Often, a person striving to follow the Buddha’s path is accused of being selfish. Why not help the multitudes who are less fortunate? “it is not a question between ‘being selfish’ and ‘being unselfish’, but understanding that whatever one chooses to do is still being selfish, regardless of how much one is socially active, i.e. all action is selfish. Time and again the Buddha points out that it is only those who have successfully devoted themselves to their own welfare and made sure of it (by reaching sotapatti) are then in a position to help others—one himself sinking in quicksand cannot help others to get out, and if he wishes to help them he must first get himself out…”12
The narrative in THB provides a vignette of the life of Western Buddhist monks in Ceylon between 1950 and 1965, specially, the life and inhabitants of the Island Hermitage13 in its heyday. One chapter is dedicated to a touching description of the poor villagers of Bundala; how they venerated the hermit and provided his daily meals according to their means. There is also a sketch of several intriguing incidents involving the early “Nanavirists” who tried to follow in the footsteps of the hermit of Bundala.
Ultimately, THB can be read at two quite different levels: either as an entertaining biography of an eccentric intellectual or as an invitation to look into the same deep questions about existence that impelled the protagonist of THB on his extraordinary journey. Which reading one finds will depend on the satisfaction or lack of it in one’s own “existence”.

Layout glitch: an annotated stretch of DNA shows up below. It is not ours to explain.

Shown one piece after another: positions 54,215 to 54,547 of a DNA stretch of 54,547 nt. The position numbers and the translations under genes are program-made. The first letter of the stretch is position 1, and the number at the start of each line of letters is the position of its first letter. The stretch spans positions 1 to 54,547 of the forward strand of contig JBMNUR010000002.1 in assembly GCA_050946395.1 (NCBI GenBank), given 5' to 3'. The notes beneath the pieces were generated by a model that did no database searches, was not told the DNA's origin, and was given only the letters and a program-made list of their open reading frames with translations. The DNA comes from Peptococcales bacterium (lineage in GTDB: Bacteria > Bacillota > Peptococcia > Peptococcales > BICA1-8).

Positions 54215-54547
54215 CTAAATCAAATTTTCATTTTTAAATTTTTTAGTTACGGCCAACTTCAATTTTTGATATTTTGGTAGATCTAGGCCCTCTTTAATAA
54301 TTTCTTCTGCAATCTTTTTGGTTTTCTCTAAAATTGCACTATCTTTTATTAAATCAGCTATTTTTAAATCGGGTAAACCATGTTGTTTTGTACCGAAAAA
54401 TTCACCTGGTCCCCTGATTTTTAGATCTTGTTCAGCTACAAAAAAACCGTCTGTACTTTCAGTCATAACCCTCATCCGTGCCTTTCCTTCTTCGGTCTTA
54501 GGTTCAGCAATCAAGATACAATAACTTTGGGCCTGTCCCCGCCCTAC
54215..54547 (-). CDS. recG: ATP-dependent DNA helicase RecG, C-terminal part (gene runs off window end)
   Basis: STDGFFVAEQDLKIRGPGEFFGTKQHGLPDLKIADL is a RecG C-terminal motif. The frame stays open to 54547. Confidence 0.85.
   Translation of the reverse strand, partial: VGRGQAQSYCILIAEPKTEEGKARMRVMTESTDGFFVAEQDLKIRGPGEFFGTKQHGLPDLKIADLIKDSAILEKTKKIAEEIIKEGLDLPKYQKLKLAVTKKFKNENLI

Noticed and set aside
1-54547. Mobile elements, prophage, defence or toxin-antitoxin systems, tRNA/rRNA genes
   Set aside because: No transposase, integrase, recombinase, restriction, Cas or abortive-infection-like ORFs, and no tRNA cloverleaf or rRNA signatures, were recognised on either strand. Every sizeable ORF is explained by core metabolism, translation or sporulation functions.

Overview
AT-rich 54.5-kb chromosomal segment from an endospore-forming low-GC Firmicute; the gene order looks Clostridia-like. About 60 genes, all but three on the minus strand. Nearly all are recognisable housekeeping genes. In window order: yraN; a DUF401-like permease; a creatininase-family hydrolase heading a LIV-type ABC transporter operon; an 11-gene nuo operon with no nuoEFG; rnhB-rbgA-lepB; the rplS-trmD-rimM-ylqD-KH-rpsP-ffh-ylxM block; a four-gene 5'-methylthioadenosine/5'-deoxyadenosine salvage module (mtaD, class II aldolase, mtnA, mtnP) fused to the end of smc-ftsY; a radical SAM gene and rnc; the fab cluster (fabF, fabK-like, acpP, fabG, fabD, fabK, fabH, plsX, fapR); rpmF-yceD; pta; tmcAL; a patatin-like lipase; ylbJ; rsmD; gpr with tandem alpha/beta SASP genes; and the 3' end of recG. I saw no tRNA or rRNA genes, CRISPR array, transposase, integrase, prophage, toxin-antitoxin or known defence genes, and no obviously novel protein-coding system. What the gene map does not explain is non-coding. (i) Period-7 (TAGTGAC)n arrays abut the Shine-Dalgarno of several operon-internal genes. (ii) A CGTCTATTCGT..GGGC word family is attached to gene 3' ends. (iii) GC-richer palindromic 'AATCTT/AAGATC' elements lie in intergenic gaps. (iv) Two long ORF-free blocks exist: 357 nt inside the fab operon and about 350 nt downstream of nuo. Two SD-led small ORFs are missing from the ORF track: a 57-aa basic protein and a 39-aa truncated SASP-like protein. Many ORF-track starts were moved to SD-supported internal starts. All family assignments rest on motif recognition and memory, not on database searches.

1. Notes on Dhamma, Nanavira Thera, Path Press Publications, 2009
2. Seeking the Path, Nanavira Thera, Path Press Publications, 2010
3. Clearing the Path, Nanavira Thera, Path Press Publications, 2010
4. Anuradha Sutta, (Samyutta Nikaya 22.86)
5. Rohitassa Sutta, (Samyutta Nikaya 2.26)
6. The Magic of the Mind, Bhikkhu K. Nanananda, Buddhist Publication Society, 1974
7. Sermons on Paticcasamuppada (in Sinhala), Bhikkhu K. Nanananda, Pahankanuwa Sermons from no. 183 onwards, (www. seeingthroughthenet.net)
1 page 211, THB
2 The teachings of the elders
3 Buddhagosa Thera was a fifth century Indian scholar monk who arrived in Sri Lanka and translated Sinhala commentaries into Pali. His most well-known work is the Visuddhimagga (Path of Purification).
4 “now there is a lineage of ” Nanavirists” who fail to see anything beyond Ven. Nanavira’s views” (page 111, THB)
5 Nanamoli Thera translated many important texts of the Sutta Pitaka and is the author of Life of the Buddha, a popular biography of the Buddha based on the suttas.
6 Page 212, THB
7 “One who sees paticcasamuppada sees the Dhamma; one who sees the Dhamma sees paticcasamuppada”, The greater discourse on the simile of the elephant’s footprint, Majjhima Nikaya, 28.
8 Page 111, THB
9 Page 93, THB
10 Based on contact, i.e. the six sense contacts described in Dhamma
11 Page 96, THB
12 Page 174, THB
13 Island Hermitage located in Rathgama Lake in southern Sri Lanka was established in 1911 by one of the first Western Buddhists monks, Ven. Nanatiloka Thera.